OSINT Tool Setup – A Night Out With Spiderfoot

Tonight, I had an interesting conversation with a potential client about OSINT and how to most effectively use data that is easy to gather. I had been a part of an OSINT Slack channel (since shut down) where everyone were huge fans of a tool called Spiderfoot. Spiderfoot is a tool that touts itself as “a reconnaissance tool that automatically queries over 100 public data sources (OSINT) to gather intelligence on IP addresses, domain names, e-mail addresses, names and more. You simply specify the target you want to investigate, pick which modules to enable and then SpiderFoot will collect data to build up an understanding of all the entities and how they relate to each other.”

Tonight I wanted to get an instance of Spiderfoot set up to see what it was capable of.


First thing first, I need to download the Linux package for Spiderfoot.


sudo apt install git python-lxml python-netaddr python-m2crypto python-cherrypy3 python-mako python-requests python-bs4

Once your updates complete, then you can run ‘sf.py’, which is found in the Spiderfoot directory.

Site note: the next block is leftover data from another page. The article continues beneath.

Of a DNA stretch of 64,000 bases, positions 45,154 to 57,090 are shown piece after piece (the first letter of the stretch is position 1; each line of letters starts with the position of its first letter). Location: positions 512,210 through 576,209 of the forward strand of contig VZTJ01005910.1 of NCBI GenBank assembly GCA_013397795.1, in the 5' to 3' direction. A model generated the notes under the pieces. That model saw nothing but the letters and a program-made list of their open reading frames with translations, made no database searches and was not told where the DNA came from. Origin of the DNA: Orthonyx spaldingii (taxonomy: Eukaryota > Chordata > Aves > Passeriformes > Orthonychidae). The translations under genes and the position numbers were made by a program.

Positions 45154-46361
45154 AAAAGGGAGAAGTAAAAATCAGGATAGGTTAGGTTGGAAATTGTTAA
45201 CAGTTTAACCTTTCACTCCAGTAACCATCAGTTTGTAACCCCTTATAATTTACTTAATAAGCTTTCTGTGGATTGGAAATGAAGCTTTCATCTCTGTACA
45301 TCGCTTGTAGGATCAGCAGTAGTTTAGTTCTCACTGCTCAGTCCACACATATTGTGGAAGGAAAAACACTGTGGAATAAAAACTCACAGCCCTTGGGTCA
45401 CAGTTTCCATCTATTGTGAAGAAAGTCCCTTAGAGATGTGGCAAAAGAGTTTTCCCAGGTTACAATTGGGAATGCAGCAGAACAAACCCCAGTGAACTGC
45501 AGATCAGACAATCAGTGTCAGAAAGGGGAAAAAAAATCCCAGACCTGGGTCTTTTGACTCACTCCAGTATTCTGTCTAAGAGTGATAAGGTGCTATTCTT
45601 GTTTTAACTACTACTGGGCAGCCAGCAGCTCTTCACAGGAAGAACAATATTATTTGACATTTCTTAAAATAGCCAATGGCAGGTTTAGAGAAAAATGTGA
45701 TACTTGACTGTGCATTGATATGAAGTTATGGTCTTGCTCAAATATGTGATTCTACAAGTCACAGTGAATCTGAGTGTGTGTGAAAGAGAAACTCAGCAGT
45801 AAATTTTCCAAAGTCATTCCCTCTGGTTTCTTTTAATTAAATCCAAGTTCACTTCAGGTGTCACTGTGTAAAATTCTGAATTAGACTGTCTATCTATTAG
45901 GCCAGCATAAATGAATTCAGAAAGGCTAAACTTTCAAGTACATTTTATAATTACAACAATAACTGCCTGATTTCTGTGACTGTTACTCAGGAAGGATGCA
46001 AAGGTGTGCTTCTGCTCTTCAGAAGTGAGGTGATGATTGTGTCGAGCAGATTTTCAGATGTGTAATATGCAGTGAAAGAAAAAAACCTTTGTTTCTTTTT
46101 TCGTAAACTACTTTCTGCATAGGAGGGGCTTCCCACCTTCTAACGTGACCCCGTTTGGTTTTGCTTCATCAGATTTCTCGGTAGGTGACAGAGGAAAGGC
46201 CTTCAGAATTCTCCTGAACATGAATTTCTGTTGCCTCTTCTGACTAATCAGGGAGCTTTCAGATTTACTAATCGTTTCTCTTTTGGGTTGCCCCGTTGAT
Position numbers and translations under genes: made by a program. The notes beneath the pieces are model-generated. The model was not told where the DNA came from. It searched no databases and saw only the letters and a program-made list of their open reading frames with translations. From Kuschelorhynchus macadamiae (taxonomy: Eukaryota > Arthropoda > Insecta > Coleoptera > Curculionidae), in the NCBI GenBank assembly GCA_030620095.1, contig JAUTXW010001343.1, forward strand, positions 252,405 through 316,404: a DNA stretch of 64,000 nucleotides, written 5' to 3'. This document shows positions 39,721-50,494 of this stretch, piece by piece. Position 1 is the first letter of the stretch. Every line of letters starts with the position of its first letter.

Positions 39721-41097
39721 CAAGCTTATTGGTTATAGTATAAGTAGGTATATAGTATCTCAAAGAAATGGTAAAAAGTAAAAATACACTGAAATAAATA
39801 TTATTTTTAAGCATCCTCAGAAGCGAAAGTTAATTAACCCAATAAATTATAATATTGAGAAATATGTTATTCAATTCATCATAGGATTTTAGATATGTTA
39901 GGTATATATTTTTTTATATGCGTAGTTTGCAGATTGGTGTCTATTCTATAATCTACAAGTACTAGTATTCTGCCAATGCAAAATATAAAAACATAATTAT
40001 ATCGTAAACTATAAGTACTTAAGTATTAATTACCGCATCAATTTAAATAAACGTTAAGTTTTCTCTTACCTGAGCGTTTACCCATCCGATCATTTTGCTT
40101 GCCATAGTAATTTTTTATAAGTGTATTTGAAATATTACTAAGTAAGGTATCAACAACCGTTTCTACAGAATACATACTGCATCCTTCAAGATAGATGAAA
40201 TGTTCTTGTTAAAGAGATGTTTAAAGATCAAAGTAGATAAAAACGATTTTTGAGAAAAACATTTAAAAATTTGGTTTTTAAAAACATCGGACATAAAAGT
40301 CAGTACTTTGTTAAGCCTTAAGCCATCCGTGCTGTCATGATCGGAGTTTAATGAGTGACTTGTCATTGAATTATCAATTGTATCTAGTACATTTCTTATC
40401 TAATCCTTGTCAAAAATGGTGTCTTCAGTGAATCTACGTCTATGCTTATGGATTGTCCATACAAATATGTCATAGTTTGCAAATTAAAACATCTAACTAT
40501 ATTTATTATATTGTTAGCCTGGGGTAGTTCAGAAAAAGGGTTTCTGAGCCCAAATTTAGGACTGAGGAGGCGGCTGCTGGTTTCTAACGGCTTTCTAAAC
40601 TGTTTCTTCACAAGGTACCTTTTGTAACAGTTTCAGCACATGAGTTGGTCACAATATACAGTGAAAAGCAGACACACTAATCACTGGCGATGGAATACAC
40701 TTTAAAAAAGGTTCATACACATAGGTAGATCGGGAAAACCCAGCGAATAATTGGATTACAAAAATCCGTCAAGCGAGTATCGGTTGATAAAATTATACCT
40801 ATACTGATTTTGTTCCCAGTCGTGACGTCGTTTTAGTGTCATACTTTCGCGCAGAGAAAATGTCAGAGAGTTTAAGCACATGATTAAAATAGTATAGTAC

The output for that python file tells you that the web interface is running on port 5001. Based on the reviews that I have read, Spiderfoot has a great web interface that is easy to navigate and looks good while doing it.

To leverage the full power of Spiderfoot, you have to leverage API keys from other services.  If you look at the site, there is a really good list of the sites that you can integrate with Spiderfoot:

API Keys

A few SpiderFoot modules require or perform better when API keys are supplied.

Honeypot Checker

  1. Go to http://www.projecthoneypot.org
  2. Sign up (free) and log in
  3. Click Services -> HTTP Blacklist
  4. An API key should be listed
  5. Copy and paste that key into the Settings -> Honeypot Checker section in SpiderFoot


  1. Go to http://www.shodanhq.com